THE KING AND THE ISLAND
“You say the existence of the virus is unproven. If it isn’t the virus, why are people getting sick and dying?”
I answered that question months ago in a number of articles. Here is a different version of the answer.
There was a small country dominated by a king. He was crafty but not very bright. His aim was pure control. How to maintain it was his ongoing dilemma.
Fortunately for him, he had, at his side, an intelligent high priest.
During a period of unrest, when groups were chafing under the king’s domination, the priest appeared with a plan.
He said to his king, “We need an enemy. I’ve chosen one. I call him Vir.”
“Who is he?” the king asked.
“No one,” the priest said. “He doesn’t exist. But we’ll sell a story about him. We’ll say he’s a tiny demon who is invisible. He has the ability to travel from person to person, causing illness and death.”
“But if he doesn’t exist,” the king said, “how can we prove he’s harmful? No one will fall ill or die.”
The priest explained: “There are several ways. First of all, our people do experience, in the course of living, illness. And obviously they do die. So we’ll now say many of those illnesses and deaths are actually caused by the demon.”
“I like it so far,” the king said.
The priest went on. “Then there is this. Who are the most vulnerable of our subjects? The elderly. They’re already suffering from diseases, and my subordinate priests treat them with remedies which are, frankly, toxic. We just need to give the elderly an extra push to send them over the edge. When they fall, we’ll say the demon Vir did it.”
“What kind of push?” the king said.
“We terrify the elderly with diagnosis. We tell them the demon is attacking them. Then we isolate them from family. We cut them off from human contact. Our reason? Once attacked by Vir, once infected, they could transmit a Vir-like impulse to others, which would be exceedingly harmful—so they must be isolated. Do you see? We force the premature deaths of the elderly with these measures and techniques of terror. And then we count their deaths and broadcast the numbers and call them Vir numbers.”
“It makes sense,” the king said.
“There is more,” the priest said. “There must be a certain small number of unexplainable deaths, where supposedly healthy people suddenly fall ill and perish. This will stir general fear in the population. We can achieve this through seeding a few areas here and there with toxins. For instance, I have one called a vaccine.”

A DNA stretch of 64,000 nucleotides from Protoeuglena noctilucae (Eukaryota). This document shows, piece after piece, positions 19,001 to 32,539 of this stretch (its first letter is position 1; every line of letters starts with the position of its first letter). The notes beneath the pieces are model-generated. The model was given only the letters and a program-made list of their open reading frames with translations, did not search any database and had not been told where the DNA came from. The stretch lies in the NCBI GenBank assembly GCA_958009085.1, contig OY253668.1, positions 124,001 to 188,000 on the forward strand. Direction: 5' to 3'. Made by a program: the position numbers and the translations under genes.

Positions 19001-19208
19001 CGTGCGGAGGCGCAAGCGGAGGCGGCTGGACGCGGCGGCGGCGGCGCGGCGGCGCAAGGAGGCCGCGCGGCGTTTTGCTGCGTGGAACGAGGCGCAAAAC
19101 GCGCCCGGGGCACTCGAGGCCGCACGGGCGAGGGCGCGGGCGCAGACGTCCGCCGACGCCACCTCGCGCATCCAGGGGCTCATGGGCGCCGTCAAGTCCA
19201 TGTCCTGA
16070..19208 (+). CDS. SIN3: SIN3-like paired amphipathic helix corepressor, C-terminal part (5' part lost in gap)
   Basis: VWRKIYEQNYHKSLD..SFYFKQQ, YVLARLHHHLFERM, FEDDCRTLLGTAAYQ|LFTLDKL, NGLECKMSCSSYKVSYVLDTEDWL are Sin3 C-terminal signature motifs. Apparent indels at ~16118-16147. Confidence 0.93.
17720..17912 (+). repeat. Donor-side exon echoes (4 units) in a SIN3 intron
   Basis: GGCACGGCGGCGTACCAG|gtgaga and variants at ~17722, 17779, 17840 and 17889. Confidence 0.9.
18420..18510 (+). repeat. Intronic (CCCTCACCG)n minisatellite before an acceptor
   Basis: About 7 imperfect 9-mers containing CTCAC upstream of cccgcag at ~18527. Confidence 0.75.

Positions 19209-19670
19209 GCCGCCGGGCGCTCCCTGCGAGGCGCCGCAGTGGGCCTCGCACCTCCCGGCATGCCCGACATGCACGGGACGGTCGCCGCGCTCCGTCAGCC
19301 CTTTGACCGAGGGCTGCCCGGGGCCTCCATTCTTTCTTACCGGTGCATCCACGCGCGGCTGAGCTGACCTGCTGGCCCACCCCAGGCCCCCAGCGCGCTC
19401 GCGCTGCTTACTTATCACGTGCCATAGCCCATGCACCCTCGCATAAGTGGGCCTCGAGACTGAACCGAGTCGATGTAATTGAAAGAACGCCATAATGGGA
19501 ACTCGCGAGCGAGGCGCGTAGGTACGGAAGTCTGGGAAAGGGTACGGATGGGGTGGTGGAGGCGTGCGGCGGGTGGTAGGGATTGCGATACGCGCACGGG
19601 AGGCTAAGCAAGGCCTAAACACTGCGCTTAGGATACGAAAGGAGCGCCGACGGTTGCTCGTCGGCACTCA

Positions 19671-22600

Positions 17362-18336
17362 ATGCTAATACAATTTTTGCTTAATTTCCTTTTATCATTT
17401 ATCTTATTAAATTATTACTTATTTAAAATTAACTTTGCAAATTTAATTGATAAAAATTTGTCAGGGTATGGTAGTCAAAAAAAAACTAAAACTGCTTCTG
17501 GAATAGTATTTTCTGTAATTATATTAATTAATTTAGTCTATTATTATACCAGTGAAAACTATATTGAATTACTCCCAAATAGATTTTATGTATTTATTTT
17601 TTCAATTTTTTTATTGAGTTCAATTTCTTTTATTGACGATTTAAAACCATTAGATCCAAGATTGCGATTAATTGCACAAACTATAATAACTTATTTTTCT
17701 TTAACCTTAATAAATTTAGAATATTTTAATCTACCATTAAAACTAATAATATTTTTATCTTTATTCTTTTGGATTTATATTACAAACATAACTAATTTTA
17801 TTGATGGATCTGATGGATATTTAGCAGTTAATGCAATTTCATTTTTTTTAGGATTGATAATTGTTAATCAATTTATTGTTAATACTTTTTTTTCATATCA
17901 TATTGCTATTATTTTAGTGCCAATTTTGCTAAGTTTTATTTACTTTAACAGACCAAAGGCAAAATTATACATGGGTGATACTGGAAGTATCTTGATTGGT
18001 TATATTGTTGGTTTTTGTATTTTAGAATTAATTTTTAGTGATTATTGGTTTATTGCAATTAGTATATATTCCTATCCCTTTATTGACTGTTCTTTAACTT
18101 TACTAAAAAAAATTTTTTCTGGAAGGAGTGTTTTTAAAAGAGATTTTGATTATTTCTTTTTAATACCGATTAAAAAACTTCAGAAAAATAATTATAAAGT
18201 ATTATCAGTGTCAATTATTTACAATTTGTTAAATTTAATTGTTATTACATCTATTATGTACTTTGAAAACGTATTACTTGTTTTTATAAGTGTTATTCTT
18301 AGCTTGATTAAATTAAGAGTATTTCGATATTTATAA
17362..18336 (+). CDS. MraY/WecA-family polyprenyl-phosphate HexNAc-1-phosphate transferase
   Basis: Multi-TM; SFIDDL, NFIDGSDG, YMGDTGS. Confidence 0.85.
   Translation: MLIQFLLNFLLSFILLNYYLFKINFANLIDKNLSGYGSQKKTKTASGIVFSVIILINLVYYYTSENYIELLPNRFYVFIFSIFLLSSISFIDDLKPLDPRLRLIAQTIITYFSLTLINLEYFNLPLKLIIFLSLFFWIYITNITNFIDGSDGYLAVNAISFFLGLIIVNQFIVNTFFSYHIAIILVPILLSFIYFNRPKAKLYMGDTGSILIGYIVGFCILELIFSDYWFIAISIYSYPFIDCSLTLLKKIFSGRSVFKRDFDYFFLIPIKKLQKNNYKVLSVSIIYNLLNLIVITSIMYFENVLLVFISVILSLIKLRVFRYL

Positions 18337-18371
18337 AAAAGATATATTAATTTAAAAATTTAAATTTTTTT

“This is making more sense,” the king said. “I’m beginning to see the picture.”
“There must be a test,” the priest said. “A way of showing that many, many people have been touched by the demon Vir. These people won’t die. Most of them will never become ill. But we will count them as ‘cases.’ The test will claim thousands of our people are ‘touched by Vir.’ My priests will administer this test broadly. It will consist of shaking liquid in a jar next to the person. If the liquid turns cloudy, it means the person has been ‘touched.’ We will use two different kinds of liquid. One stays clear after shaking, which means ‘untouched,’ and other automatically turns cloudy…”
“And then what?” the king said.
“Then,” the priest said, “You will declare a state of emergency. You’ll say the only way to contain Vir is by isolating the population. People must stay indoors. Most shops and businesses will close. This will increase your control. The lockdowns will last, on and off, for a long time…”
“Yes,” the king said.
“One other thing,” the priest said. “When people fall ill, we will take some of them to emergency centers and treat them with various methods. A few of those methods will be harmful. I have designed a breathing apparatus that damages the lungs. That’s just one example. We will say the effects of the harmful treatments are Vir.”
“That gives me an idea,” the king said. “Masks. We’ll order all citizens to wear masks. To hide their faces. We’ll say this is to stop them from breathing Vir-like impulses upon others. The mask will become a symbol of submission.”
“Very good,” the high priest said. “It shall be done. We will promise a new treatment for the population. An anti-Vir vaccine. We will say it is a miracle devised by you. It will prevent future visitations of the demon. Some versions of this treatment will be toxic. When these versions cause harm, we’ll say it was the doing of Vir.”
“One question,” the king said. “Are you sure Vir doesn’t exist?”
The priest was about to answer, but he stopped himself. He realized his king, who wasn’t very bright, might actually come to believe in Vir. This would not be a bad thing. The king would be better equipped to sell the story. The king would also be easier to control. Yes.
The high priest smiled. “Well, we are never sure, sire,” he said. “Perhaps Vir is real. Perhaps I wasn’t just making him up. Instead, I actually perceived him without knowing it.”
The king nodded solemnly. “That was my thought, too. We must be on our guard. I take my oath to protect the people very seriously.”
“You certainly do,” the priest said.
And that was how a story about a demon became a useful story.